Monday 17 th october 2022
St. Ignatius of Antioch
He was the second bishop of Antioch after St Peter. He was arrested, condemned to death and transported to Rome to be thrown to the wild beasts in the arena. He was martyred in 107 and his feast was already being celebrated on this day in fourth-century Antioch.
Entrance Antiphon : Cf. Gal 2: 19-20
I am crucified with Christ, yet I live; no longer I, but Christ lives in me. I live by faith in the Son of God, who has loved me and given himself up for me.
Almighty ever-living God, who adorn the sacred body of your Church with the confessions of holy Martyrs, grant, we pray, that, just as the glorious passion of Saint Ignatius of Antioch, which we celebrate today, brought him eternal splendour, so it may be for us unending protection. Through our Lord Jesus Christ, your Son, who lives and reigns with you in the unity of the Holy Spirit, one God, for ever and ever.
First reading : Ephesians 2:1-10
You were dead through the crimes and the sins in which you used to live when you were following the way of this world, obeying the ruler who governs the air, the spirit who is at work in the rebellious. We all were among them too in the past, living sensual lives, ruled entirely by our own physical desires and our own ideas; so that by nature we were as much under God’s anger as the rest of the world. But God loved us with so much love that he was generous with his mercy: when we were dead through our sins, he brought us to life with Christ – it is through grace that you have been saved – and raised us up with him and gave us a place with him in heaven, in Christ Jesus. This was to show for all ages to come, through his goodness towards us in Christ Jesus, how infinitely rich he is in grace. Because it is by grace that you have been saved, through faith; not by anything of your own, but by a gift from God; not by anything that you have done, so that nobody can claim the credit. We are God’s work of art, created in Christ Jesus to live the good life as from the beginning he had meant us to live it.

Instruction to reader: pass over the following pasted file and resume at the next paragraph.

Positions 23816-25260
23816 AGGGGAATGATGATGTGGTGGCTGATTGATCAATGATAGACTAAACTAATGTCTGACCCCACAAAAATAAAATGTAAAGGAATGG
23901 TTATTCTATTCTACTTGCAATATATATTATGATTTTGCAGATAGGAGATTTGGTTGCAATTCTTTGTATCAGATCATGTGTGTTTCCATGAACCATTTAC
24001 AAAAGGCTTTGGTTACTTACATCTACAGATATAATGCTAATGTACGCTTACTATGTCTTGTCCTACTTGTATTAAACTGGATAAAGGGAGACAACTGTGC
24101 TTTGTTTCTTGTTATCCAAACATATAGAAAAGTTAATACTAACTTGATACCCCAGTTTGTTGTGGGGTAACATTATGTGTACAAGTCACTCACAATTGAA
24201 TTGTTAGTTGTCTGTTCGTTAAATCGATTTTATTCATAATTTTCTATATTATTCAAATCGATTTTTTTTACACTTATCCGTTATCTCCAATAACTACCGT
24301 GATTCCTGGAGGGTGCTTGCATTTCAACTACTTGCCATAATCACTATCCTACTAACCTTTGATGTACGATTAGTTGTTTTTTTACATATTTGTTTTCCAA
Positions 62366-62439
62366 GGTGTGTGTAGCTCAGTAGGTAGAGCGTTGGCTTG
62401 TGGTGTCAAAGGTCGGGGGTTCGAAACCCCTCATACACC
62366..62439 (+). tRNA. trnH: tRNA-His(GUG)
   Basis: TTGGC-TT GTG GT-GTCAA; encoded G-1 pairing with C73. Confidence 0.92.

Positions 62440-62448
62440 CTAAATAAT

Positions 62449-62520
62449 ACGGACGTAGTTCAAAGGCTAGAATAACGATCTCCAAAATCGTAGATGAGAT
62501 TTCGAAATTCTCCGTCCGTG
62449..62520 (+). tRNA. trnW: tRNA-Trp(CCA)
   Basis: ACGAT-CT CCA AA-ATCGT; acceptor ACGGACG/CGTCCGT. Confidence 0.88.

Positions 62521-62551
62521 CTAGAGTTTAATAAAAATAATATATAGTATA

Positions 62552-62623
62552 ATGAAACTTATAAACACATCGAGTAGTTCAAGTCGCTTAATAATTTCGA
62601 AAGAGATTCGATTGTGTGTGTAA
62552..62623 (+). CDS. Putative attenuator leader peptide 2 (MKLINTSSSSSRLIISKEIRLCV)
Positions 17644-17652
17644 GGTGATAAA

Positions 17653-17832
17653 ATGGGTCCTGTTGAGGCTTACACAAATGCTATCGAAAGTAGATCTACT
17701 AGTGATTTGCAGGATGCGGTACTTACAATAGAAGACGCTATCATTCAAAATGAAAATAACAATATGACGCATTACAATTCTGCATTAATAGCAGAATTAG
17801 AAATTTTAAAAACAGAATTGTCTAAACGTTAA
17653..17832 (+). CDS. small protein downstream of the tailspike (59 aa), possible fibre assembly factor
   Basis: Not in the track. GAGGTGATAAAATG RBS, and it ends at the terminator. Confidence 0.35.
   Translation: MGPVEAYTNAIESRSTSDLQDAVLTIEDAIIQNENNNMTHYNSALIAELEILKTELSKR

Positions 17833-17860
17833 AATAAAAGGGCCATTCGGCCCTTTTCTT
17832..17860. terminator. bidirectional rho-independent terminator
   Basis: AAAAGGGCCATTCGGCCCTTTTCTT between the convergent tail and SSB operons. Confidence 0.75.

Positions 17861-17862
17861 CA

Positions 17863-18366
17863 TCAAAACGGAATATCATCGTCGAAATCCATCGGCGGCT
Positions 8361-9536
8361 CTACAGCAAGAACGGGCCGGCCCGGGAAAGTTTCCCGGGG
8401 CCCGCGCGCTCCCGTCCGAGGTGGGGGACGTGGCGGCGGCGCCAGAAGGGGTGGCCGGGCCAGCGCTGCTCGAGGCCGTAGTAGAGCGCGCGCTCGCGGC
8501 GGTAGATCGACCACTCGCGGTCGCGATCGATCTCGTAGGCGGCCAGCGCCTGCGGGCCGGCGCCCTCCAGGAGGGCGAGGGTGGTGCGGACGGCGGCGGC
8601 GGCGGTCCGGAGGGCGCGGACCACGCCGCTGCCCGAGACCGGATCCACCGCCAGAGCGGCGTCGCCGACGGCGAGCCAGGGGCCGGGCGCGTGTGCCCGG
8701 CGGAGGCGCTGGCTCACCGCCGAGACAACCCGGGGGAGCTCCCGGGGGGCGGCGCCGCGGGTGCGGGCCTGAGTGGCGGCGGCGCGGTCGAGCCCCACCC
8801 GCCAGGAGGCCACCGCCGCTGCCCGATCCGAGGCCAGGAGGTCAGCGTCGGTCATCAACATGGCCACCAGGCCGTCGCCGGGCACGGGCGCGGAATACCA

R/ He made us, we belong to him.
- Cry out with joy to the Lord, all the earth. Serve the Lord with gladness. Come before him, singing for joy.
- Know that he, the Lord, is God. He made us, we belong to him, we are his people, the sheep of his flock.
- Go within his gates, giving thanks. Enter his courts with songs of praise. Give thanks to him and bless his name.
- Indeed, how good is the Lord, eternal his merciful love. He is faithful from age to age.
Gospel Acclamation : Ps24:4,5
Alleluia, alleluia! Teach me your paths, my God, make me walk in your truth. Alleluia!
Gospel : Luke 12:13-21
A man in the crowd said to Jesus, ‘Master, tell my brother to give me a share of our inheritance.’ ‘My friend,’ he replied, ‘who appointed me your judge, or the arbitrator of your claims?’ Then he said to them, ‘Watch, and be on your guard against avarice of any kind, for a man’s life is not made secure by what he owns, even when he has more than he needs.’ Then he told them a parable: ‘There was once a rich man who, having had a good harvest from his land, thought to himself, “What am I to do? I have not enough room to store my crops.” Then he said, “This is what I will do: I will pull down my barns and build bigger ones, and store all my grain and my goods in them, and I will say to my soul: My soul, you have plenty of good things laid by for many years to come; take things easy, eat, drink, have a good time.” But God said to him, “Fool! This very night the demand will be made for your soul; and this hoard of yours, whose will it be then?.” So it is when a man stores up treasure for himself in place of making himself rich in the sight of God.’
Prayer over the Offerings
May this oblation and our homage be pleasing to you, O Lord, just as you accepted Saint Ignatius, the wheat of Christ, made pure bread through his martyrdom and passion. Through Christ our Lord.
I am the wheat of Christ to be ground by the teeth of beasts, that I may be found to be pure bread.
Prayer after Communion
May the heavenly Bread we have received, O Lord, on the feast day of Saint Ignatius renew us, we pray, and make us Christians in name and in deed. Through Christ our Lord.
Jesus does not find fault with being industrious but with egoism and self-centredness. Today’s parable is a warning against covetousness. We must set our heart not on worldly things but on the highest spiritual treasure. We can get caught by our possessions to the extent that it takes over us and leads us away from God. The rich farmer in today’s gospel plans everything except his reckoning with God. Jesus describes him as a fool not because he is wealthy or because he saves for the future, but because he appears to live only for himself, and because he believes that he can secure his life with his abundant possessions. No amount of wealth can secure our lives with God; only a healthy relationship with Him can.